Requesting Too Much Assistance from the Alleged Victim in Identity Theft Investigations

Aylix K. Jensen
The Safe Harbor: Debt Collection Law Update by Aylix Jensen (March 2022 edition)

Aylix K. Jensen offers analysis and insights for the debt collection industry in her monthly newsletter, The Safe Harbor: Debt Collection Law Update by Aylix Jensen. This monthly newsletter provides an update of changes and developments in the law that impact the debt collection industry. It highlights new debt collection laws and practices, discusses what these may mean for the collection industry, and provides tips to ensure compliance. This article is featured in the March 2022 edition.

On February 28, 2022, the Court of Appeals for the Seventh Circuit affirmed a district court’s decision to enter summary judgment for a debt collector for alleged violations of the FDCPA and FCRA. Woods v. LVNV Funding, LLC and Resurgent Capital Services, L.P., No. 21-1981 (7th Cir. 2022). Focusing strictly on the FCRA claim, the plaintiff in Woods asserted that the debt collector violated section 1681s-2(b)(1)(A) by failing to conduct a reasonable investigation into his fraud claims.

In this case, once the debt collector received the account and began attempting to collect the debt, it started receiving disputes from the plaintiff. The debt collector responded to the disputes by requesting additional information and documentation regarding the alleged identity theft. Rather than providing information or documentation in support of the dispute to the debt collector, the plaintiff contacted the creditor, who subsequently determined that the debt belonged to the plaintiff.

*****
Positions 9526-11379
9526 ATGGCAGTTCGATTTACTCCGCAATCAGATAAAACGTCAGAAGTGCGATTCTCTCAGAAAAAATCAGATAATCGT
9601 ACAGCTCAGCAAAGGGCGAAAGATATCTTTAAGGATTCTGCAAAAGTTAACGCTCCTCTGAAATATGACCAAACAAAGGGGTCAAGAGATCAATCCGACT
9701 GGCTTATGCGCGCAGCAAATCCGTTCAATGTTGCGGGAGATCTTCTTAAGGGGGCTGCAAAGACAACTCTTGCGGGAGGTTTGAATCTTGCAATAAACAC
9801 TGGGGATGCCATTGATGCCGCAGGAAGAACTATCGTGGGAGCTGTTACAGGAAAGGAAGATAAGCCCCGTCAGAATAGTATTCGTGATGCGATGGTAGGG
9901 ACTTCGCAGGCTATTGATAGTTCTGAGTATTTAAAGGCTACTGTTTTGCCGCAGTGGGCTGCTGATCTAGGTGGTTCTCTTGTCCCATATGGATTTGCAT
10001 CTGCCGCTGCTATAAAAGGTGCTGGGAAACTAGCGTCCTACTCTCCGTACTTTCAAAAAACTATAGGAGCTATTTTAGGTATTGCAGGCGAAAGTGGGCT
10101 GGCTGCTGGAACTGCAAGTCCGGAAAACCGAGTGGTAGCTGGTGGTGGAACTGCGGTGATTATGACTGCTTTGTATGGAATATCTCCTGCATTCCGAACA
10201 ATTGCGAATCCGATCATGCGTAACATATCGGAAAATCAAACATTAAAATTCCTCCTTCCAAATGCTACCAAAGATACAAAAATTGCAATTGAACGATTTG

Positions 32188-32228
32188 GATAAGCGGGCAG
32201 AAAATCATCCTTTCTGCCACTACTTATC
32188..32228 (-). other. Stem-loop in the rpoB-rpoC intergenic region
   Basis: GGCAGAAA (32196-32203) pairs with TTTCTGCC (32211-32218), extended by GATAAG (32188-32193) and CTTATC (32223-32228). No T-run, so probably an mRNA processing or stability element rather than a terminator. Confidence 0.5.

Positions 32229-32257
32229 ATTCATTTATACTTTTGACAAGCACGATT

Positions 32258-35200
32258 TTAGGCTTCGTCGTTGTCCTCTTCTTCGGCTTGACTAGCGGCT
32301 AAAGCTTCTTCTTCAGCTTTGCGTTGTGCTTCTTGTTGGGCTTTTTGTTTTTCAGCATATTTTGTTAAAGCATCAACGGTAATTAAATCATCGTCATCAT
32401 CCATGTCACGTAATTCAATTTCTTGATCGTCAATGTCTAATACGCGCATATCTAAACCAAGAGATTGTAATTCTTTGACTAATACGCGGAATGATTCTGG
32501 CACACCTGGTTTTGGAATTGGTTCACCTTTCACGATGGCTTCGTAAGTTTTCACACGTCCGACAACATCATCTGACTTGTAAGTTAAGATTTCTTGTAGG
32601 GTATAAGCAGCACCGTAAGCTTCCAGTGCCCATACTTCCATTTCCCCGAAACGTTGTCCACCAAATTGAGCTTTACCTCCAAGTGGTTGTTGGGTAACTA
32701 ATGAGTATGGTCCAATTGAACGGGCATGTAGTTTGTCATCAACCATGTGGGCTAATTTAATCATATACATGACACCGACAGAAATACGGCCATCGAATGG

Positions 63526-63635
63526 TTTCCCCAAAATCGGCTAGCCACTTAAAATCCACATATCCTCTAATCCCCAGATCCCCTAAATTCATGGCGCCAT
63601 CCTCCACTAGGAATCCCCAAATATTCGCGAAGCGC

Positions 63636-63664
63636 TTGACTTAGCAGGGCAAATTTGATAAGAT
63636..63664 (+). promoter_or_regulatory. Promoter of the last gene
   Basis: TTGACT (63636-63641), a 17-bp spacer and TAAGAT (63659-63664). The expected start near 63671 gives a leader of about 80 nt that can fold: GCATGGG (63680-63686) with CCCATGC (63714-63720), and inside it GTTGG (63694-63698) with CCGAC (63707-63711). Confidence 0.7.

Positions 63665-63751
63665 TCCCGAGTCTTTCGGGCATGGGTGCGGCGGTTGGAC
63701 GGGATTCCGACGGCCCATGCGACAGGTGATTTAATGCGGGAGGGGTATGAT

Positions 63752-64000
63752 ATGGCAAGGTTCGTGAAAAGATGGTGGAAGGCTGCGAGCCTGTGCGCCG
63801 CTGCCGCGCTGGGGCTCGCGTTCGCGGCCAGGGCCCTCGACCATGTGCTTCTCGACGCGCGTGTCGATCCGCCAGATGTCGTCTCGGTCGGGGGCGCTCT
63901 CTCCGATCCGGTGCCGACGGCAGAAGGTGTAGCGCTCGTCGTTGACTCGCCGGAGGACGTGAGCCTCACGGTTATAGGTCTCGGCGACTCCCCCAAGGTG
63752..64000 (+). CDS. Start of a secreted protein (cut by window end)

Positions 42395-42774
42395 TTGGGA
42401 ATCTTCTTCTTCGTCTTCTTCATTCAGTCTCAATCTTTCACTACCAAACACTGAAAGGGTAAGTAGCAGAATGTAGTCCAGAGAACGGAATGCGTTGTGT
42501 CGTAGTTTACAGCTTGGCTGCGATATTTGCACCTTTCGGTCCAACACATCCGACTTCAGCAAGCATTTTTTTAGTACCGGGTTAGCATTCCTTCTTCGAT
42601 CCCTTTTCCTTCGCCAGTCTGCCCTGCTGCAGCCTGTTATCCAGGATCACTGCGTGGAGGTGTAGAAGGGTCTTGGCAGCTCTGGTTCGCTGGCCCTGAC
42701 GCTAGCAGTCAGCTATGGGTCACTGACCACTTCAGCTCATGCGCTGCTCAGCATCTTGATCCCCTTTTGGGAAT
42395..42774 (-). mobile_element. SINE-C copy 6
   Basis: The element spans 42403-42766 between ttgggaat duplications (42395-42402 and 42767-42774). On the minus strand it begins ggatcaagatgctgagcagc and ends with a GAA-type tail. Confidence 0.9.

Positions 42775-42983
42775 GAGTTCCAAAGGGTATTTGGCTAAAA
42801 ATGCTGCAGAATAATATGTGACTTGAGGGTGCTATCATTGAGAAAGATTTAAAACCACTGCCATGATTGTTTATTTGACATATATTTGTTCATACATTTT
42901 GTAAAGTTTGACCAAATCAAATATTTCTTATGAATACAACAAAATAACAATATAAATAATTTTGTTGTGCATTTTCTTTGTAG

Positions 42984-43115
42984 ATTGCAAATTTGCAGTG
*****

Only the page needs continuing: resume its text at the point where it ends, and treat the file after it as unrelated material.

The plaintiff filed a report with the local police department, alleging that he was the victim of identity theft, and submitting the correspondence from the creditor. The local police spoke with the plaintiff and prepared a report based on the information provided from the plaintiff. The police report included a statement that the creditor “had completed an investigation and . . . determined that it was in fact him.”

After having no success with the police department, the plaintiff filed a formal dispute with the CRAs and included a copy of the police report. The CRAs forwarded the ACDV to the debt collector, who reviewed the information provided and verified to the CRAs that the debt belonged to the plaintiff. Subsequently, the debt collector sent the plaintiff another letter inviting him to provide additional documentation to help resolve the case and attached a blank identity-theft affidavit. The plaintiff did not respond to the debt collector’s requests for information or documentation.

In determining whether the debt collector conducted a reasonable investigation following the receipt of the ACDV, the Seventh Circuit considered the content of the police report attached to the ACDV. Specifically, the Seventh Circuit focused on the officer’s commentary in the police report which indicated that the creditor had investigated the matter and determined that the debt belonged to the plaintiff. The Court noted that the debt collector was “well within its rights to rely on this representation to some degree” given that the ACDV made it seem that the creditor had already resolved the alleged fraud claim and affirmed the district court’s decision finding no FCRA violation.

As for the debt collector’s investigation, the Seventh Circuit stated that it was reasonable for the debt collector to send another request for documentation to the plaintiff because the ACDV made it seem that the vendor had already resolved the fraud claim against the plaintiff. However, the Seventh Circuit seems to suggest that under a different set of facts, continuous requests for documentation may be problematic. In fact, in closing, the Seventh Circuit states that its opinion does not offer furnishers “a license to offload their investigative obligations to consumers by spamming them with requests for additional information.” Thus, while communicating with the alleged victim about an FCRA identity theft dispute is considered reasonable, and even required, in most circumstances, the takeaway from this decision is that the level of involvement from the alleged victim must be determined on a case-by-case basis.

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